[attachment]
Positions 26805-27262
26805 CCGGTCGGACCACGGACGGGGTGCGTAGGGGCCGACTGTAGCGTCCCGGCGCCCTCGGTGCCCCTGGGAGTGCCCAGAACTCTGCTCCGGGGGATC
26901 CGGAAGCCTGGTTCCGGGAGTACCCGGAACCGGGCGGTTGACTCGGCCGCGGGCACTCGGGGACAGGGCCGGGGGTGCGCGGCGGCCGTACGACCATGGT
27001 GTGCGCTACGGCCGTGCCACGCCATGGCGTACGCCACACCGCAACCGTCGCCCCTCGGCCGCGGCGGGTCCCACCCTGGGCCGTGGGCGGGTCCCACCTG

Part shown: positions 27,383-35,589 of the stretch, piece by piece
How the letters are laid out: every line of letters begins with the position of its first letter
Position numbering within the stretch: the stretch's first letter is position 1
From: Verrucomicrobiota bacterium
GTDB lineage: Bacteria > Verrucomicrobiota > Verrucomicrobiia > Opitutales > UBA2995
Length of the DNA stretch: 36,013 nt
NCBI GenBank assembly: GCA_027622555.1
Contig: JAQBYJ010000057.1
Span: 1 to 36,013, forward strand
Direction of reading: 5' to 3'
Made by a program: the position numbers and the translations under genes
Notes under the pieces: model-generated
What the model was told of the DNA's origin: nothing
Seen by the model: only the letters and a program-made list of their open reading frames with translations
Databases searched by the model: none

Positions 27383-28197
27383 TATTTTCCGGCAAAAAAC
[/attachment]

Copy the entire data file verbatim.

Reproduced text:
Positions 26805-27262
26805 CCGGTCGGACCACGGACGGGGTGCGTAGGGGCCGACTGTAGCGTCCCGGCGCCCTCGGTGCCCCTGGGAGTGCCCAGAACTCTGCTCCGGGGGATC
26901 CGGAAGCCTGGTTCCGGGAGTACCCGGAACCGGGCGGTTGACTCGGCCGCGGGCACTCGGGGACAGGGCCGGGGGTGCGCGGCGGCCGTACGACCATGGT
27001 GTGCGCTACGGCCGTGCCACGCCATGGCGTACGCCACACCGCAACCGTCGCCCCTCGGCCGCGGCGGGTCCCACCCTGGGCCGTGGGCGGGTCCCACCTG

Part shown: positions 27,383-35,589 of the stretch, piece by piece
How the letters are laid out: every line of letters begins with the position of its first letter
Position numbering within the stretch: the stretch's first letter is position 1
From: Verrucomicrobiota bacterium
GTDB lineage: Bacteria > Verrucomicrobiota > Verrucomicrobiia > Opitutales > UBA2995
Length of the DNA stretch: 36,013 nt
NCBI GenBank assembly: GCA_027622555.1
Contig: JAQBYJ010000057.1
Span: 1 to 36,013, forward strand
Direction of reading: 5' to 3'
Made by a program: the position numbers and the translations under genes
Notes under the pieces: model-generated
What the model was told of the DNA's origin: nothing
Seen by the model: only the letters and a program-made list of their open reading frames with translations
Databases searched by the model: none

Positions 27383-28197
27383 TATTTTCCGGCAAAAAAC